New Behavioral Lab Expected to Fuel Surge in Research at UConn
Marketing Professor David Norton has a theory he just can’t wait to test, and it involves two things most people love: coffee and their own names.
“One idea that I’m currently pursuing is whether having the name on your morning coffee cup spelled incorrectly can impact your evaluation of that cup of coffee,” Norton said. “Essentially, the idea is that we like ourselves, and pretty much anything associated with ourselves, so when we are reminded about “me” we get positive feelings toward the object that does the reminding.”Continue Reading
In a recent research forthcoming at Marketing Letters, Dr. Gunasti and his co-author show that consumer choices among different models of a brand name can be affected by exposure to a competitor brand name that forms an incidental trend with the numbers in the focal brand names. For instance, a consumer shopping for a Mercedes and trying to choose between a Mercedes C330 vs. C340 can be exposed to a competitor brand such as a BMW 320i, which increases the chances that he will leave the store with the higher number focal brand Mercedes C340. Although the competitor brand is not even available to choose and it is not considered, its mere presence seems to affect consumers’ focal choices.Continue Reading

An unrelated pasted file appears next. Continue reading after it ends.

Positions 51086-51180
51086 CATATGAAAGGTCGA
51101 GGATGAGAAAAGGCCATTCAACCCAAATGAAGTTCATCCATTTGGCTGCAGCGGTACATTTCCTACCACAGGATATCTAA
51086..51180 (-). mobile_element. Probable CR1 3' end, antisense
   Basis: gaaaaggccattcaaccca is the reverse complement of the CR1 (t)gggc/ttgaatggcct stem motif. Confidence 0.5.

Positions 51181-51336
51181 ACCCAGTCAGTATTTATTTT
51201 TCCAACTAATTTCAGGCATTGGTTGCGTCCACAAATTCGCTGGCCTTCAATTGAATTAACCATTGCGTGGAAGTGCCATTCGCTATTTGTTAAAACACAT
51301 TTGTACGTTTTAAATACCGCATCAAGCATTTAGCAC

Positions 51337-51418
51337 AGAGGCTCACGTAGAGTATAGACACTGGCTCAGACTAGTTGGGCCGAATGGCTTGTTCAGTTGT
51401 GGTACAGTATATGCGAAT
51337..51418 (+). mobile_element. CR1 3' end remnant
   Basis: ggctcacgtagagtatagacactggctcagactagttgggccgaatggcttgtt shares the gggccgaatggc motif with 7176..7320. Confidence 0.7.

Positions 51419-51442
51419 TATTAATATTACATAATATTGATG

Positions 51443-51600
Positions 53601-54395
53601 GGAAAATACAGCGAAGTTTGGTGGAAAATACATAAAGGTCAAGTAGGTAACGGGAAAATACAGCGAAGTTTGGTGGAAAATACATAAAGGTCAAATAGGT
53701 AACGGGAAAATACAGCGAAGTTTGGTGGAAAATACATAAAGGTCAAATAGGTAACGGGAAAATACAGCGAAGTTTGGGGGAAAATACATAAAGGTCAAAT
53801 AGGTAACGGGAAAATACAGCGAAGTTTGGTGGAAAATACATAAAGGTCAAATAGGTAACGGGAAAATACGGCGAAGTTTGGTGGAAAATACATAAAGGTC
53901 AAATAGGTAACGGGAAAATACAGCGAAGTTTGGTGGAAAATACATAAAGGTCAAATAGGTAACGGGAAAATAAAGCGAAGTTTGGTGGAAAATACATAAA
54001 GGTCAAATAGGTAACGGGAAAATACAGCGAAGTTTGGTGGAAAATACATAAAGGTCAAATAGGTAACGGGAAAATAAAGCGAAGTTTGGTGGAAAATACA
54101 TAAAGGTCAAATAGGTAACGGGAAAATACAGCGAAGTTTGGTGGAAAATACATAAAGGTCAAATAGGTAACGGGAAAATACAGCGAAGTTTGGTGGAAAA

A professor who used chocolate chip cookies to teach about quality control, three researchers who had work published in top journals, and an educator who vigorously promoted the School of Business were among the 2015 Faculty Award recipients.
“This year we honored eight outstanding faculty members for their exceptional research, teaching and leadership achievements,” said Associate Dean Sulin Ba. “The selection process was particularly difficult due to the dozens of impressive nominees. We are fortunate to have such talented, creative and remarkable colleagues.”Continue Reading
In a recent research Kunter Gunasti and his-coauthor show that consumers prefer products labeled with brand names including round numbers (e.g., Centrum 100 multivitamins) to those including non-round numbers (e.g., Centrum 103). A systematic investigation of alphanumeric brand names used in numerous product categories indicates that round numbers such as 10, 50, 100, etc. are over-represented in the marketplace. Regardless of the product category, consumers have more favorable judgments and higher preferences of brand names including round numbers.Continue Reading